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Downtown Library District Gets New Dog Pad

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1 minute read

By Kevin Collison

Downtown dogs have a new pad to hang out by the Central Library garage, an artificial approach to better accommodate nature’s call.

The library in partnership with the Downtown Council Community Improvement District recently installed 6,000 square feet of synthetic lawn in front of the library’s iconic bookend mural.

It replaces a patch of grass that had struggled for years.

“You can’t grow grass because of the shade and the dogs,” said Sean O’Byrne, vice president of the Downtown Council.

“It’s designed to percolate through the soil and people need to pick up after their doggies. We think it’s a great opportunity.”

CityScene KC reported last year about the need for downtown residents to do a better job of curbing their dogs.

There are an estimated 7,685 dogs living in greater downtown, according to a formula used by the American Veterinary Medical Association based on the number of households.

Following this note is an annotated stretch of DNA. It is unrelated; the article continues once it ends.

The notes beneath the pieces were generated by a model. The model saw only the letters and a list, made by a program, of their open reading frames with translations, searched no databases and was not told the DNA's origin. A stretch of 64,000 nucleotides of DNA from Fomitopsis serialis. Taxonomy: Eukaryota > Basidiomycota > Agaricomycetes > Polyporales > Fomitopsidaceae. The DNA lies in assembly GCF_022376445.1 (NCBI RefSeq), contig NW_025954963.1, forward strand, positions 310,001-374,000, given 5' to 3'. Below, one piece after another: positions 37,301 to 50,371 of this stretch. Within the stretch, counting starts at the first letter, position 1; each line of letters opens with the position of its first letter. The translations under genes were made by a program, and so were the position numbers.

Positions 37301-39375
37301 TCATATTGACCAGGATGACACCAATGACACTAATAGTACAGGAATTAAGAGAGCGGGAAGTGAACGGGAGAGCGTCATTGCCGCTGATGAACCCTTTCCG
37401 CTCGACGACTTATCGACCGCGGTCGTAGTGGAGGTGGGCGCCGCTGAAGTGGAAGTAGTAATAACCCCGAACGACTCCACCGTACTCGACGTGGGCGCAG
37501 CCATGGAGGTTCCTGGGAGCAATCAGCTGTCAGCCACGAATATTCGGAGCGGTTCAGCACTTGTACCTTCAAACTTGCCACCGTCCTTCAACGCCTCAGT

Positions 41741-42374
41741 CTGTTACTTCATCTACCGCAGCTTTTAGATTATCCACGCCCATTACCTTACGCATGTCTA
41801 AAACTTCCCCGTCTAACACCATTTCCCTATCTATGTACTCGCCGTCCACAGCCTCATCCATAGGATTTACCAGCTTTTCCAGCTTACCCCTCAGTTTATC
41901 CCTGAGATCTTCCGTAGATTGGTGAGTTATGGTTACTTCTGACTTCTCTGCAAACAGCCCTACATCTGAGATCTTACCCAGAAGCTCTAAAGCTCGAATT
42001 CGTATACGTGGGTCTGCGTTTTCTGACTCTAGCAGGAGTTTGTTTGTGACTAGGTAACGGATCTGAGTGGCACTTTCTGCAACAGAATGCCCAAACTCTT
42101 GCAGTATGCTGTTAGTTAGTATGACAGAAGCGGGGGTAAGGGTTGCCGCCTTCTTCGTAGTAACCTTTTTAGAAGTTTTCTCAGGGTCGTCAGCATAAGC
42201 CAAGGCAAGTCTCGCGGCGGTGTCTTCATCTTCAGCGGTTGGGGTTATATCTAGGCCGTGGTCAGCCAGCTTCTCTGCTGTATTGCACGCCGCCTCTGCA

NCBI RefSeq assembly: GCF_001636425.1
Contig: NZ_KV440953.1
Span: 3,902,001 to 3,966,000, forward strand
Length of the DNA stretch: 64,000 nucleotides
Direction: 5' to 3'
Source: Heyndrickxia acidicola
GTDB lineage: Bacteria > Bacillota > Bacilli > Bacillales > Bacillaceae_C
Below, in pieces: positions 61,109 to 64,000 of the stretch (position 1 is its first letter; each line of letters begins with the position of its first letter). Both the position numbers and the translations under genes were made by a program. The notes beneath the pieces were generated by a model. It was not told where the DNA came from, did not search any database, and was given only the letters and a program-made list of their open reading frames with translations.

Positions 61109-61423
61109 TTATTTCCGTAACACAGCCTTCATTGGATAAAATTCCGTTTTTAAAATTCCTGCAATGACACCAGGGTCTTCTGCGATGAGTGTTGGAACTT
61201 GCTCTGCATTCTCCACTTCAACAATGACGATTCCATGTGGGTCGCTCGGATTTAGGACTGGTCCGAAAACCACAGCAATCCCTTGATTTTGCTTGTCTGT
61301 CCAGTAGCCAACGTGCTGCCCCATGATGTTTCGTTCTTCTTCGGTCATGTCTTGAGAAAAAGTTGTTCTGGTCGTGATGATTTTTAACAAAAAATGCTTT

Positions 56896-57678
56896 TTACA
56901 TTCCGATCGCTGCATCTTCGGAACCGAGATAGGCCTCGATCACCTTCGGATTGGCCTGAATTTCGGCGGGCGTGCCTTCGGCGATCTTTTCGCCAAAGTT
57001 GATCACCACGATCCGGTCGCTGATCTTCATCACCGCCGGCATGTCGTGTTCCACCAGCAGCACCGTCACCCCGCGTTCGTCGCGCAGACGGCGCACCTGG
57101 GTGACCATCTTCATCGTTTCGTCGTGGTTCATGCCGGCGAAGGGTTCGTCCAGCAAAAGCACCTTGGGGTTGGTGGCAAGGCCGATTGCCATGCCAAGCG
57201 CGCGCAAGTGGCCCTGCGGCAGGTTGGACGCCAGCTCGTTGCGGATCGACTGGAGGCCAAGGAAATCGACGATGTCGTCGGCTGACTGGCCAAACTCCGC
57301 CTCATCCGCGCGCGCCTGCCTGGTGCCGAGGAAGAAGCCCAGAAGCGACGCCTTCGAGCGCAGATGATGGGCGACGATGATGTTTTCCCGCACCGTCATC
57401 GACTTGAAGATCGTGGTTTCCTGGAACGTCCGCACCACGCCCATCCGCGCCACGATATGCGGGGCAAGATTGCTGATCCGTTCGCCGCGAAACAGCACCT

That adds up to tons of poop.

New signs urge people to do a better job of cleaning up after their pets.

But downtown wasn’t originally built as pet-friendly place.

So all those dogs have taken their toll on the green patches available, particularly in the Library District. It’s a neighborhood where of hundreds of apartments are located in converted buildings near the Central Library.

“Synthetic lawn was developed with dogs in mind,” O’Byrne said. “It’s a good alternative for a harsh urban environment.”

Besides replacing the patch in front of the garage bookend mural with synthetic lawn, new fencing has been put up around sidewalk landscaping wells in the Library District and hardier plants found.

Signs also have been added to encourage dog owners to clean up after their pets.

O’Byrne said finding better ways to accommodate dogs and encouraging their owners to be more responsible are part of the growing pains of the new downtown.

“When we started the revitalization of downtown, we thought we’d won if we saw people pushing baby carriages and walking dogs,” he said. “We’re seeing lots of both now.”

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